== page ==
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Tillman v. Larpenter

United States District Court, E.D. Louisiana

May 22, 2017

WYTEIKA TILLMAN, ET AL
v.
JERRY LARPENTER, ET AL

         SECTION “H”

          ORDER AND REASONS

          JANE TRICHE MILAZZO UNITED STATES DISTRICT JUDGE

         Before the Court is Defendants' Motion to Dismiss (Doc. 37). For the following reasons, this Motion is DENIED .

         BACKGROUND

         The incident that gives rise to this suit took place on September 23, 2015, in Houma, Louisiana. The Complaint alleges that decedent Cameron Tillman (son of Plaintiffs Wyteika Tillman and Morell Turner) was gathered with Plaintiffs Andrea Tillman, HW, JT, TP, and JWT at an abandoned house that they used as their “clubhouse.” All of the above were teenagers at the time of the incident. Plaintiffs allege that after they were at the house for about 20 to 30 minutes, they heard three knocks at the side door. They aver that Cameron Tillman opened the door empty-handed and was shot by Terrebonne Parish Sheriffs Deputy Preston Norman. Cameron Tillman died of the gunshot wounds while the other teenagers were held at gunpoint and removed from the house. Plaintiffs allege that Defendants failed to properly train and supervise their officers, leading to this deprivation of their constitutional rights. They bring actions for wrongful death, survival action, deprivation of rights to familial relationships, general negligence, assault and battery, police negligence, and negligent training, hiring, and supervision.

         Defendants have filed the instant Motion to Dismiss, arguing that the Court should dismiss the emotional distress claims of plaintiffs HW, JT, TP, and JWT. Plaintiffs respond in opposition.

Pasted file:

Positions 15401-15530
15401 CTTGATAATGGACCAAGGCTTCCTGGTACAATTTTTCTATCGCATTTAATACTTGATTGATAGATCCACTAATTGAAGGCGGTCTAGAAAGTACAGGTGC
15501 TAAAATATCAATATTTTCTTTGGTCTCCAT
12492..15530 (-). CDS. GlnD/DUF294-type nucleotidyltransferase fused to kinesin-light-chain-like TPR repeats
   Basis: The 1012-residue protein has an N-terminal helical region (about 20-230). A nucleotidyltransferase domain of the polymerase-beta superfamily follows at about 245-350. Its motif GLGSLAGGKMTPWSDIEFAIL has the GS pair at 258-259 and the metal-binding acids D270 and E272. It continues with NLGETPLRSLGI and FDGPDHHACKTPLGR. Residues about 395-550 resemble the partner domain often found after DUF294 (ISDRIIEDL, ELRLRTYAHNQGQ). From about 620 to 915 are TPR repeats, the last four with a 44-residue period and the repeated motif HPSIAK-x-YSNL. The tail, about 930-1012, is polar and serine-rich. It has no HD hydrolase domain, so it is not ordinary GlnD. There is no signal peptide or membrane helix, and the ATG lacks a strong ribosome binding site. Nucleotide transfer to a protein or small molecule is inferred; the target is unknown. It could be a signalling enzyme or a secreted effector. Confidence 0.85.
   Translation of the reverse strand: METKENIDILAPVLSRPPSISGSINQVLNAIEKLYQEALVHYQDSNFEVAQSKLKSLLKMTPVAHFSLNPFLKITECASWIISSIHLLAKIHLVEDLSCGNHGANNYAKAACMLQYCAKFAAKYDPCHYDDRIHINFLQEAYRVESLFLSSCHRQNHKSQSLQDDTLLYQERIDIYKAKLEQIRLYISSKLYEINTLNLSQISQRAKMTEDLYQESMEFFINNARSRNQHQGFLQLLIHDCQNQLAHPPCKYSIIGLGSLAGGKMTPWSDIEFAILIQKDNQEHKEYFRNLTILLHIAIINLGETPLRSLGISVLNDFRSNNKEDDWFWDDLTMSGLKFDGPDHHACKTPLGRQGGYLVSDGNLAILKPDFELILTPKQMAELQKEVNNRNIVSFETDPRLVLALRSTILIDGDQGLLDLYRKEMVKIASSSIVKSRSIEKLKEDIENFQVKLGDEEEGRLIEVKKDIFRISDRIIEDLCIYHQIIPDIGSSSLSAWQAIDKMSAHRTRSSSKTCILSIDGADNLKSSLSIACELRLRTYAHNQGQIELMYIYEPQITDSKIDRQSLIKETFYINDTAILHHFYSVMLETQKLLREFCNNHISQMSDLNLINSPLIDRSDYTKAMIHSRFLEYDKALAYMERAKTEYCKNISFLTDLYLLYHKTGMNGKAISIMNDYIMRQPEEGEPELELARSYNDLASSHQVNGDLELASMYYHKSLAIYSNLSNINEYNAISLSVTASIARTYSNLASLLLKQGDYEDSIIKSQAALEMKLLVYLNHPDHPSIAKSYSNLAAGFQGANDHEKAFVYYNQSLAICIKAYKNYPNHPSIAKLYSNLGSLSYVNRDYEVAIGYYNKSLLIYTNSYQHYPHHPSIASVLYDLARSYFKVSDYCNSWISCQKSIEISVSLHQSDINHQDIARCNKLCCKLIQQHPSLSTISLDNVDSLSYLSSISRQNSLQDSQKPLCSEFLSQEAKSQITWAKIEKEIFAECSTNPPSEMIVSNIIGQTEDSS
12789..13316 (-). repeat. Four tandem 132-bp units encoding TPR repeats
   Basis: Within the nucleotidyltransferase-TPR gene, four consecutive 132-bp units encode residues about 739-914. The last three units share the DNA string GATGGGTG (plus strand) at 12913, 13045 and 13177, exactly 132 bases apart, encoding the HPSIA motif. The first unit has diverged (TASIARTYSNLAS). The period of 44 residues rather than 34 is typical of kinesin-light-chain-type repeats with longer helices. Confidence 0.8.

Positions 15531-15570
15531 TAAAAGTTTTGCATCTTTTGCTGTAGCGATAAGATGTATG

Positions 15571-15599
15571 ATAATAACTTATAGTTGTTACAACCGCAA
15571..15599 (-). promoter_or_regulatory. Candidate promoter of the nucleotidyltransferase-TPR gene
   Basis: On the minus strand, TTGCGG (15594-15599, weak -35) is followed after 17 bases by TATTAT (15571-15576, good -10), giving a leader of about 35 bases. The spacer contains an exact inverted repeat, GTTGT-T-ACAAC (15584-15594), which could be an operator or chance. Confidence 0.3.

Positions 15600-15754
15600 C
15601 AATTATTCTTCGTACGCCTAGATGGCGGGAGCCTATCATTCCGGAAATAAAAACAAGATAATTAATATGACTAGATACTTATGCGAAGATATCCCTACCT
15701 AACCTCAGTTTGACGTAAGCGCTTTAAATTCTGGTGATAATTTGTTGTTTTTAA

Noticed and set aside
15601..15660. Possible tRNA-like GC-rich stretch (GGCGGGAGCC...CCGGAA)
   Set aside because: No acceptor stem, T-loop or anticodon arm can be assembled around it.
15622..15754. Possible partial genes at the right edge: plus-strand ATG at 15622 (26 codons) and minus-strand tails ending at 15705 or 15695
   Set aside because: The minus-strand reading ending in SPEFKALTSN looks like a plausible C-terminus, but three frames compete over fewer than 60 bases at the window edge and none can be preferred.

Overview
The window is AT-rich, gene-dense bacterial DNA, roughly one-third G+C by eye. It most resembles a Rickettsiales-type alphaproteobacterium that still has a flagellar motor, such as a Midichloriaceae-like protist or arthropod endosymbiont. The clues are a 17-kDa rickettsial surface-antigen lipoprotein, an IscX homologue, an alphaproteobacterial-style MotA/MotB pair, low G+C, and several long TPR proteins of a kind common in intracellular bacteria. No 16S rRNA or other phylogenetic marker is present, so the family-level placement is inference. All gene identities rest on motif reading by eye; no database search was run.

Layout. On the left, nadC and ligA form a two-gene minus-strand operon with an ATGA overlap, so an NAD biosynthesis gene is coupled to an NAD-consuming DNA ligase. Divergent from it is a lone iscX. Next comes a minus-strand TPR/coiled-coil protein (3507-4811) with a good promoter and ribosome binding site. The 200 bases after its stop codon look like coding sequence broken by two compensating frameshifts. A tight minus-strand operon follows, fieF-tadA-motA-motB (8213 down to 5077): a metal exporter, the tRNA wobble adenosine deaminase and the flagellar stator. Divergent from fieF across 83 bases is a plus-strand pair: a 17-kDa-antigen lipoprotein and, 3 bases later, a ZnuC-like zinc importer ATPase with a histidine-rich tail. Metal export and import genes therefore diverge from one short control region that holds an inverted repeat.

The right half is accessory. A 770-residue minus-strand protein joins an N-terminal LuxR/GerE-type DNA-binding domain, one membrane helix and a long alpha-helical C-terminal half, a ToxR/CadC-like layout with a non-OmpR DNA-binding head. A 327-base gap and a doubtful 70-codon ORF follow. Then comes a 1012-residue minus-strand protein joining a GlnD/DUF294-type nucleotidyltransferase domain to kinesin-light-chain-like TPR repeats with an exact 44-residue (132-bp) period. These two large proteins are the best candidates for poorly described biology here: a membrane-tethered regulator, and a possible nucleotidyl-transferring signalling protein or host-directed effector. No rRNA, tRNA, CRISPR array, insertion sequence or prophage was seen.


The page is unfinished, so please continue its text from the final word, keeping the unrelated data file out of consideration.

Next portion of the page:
LEGAL STANDARD

         To survive a Rule 12(b)(6) motion to dismiss, a plaintiff must plead enough facts “to state a claim to relief that is plausible on its face.”[1] A claim is “plausible on its face” when the pleaded facts allow the court to “[d]raw the reasonable inference that the defendant is liable for the misconduct alleged.”[2]A court must accept the complaint's factual allegations as true and must “draw all reasonable inferences in the plaintiffs favor.”[3] The Court need not, however, accept as true legal conclusions couched as factual allegations.[4]

         To be legally sufficient, a complaint must establish more than a “sheer possibility” that the plaintiffs claims are true.[5] “A pleading that offers ‘labels and conclusions' or ‘a formulaic recitation of the elements of a cause of action'" will not suffice.[6] Rather, the complaint must contain enough factual allegations to raise a reasonable expectation that discovery will reveal evidence of each element of the plaintiffs' claim.[7]

         LAW AND ANALYSIS

         In this Motion, Defendants argue that (1) the claims of HW, JT, TP, and JWT are not cognizable under state law as bystander claims and (2) that any of Plaintiffs' claims for emotional distress brought pursuant to 42 U.S.C. § 1983 should be dismissed because such damages are not recoverable under § 1983. The Court will address these arguments in turn.

         I. State Law Claims

         Defendants aver that any bystander claims for emotional damages or mental pain and suffering brought by HW, JT, TP, and JWT are prohibited under Louisiana Civil Code article 2315.6. Defendants' argument assumes that the sole predicate for Plaintiffs' emotional distress claims is the fact that they observed the shooting of Cameron Tillman. Plaintiffs respond, averring that they bring no such claims, instead bringing state law claims of excessive force, assault and battery, and negligence arising out of the conduct of the officers allegedly directed at them personally. Because Plaintiffs do not bring the claims challenged by Defendants, the Motion is moot with respect to Plaintiffs' state law claims.

         II. ...


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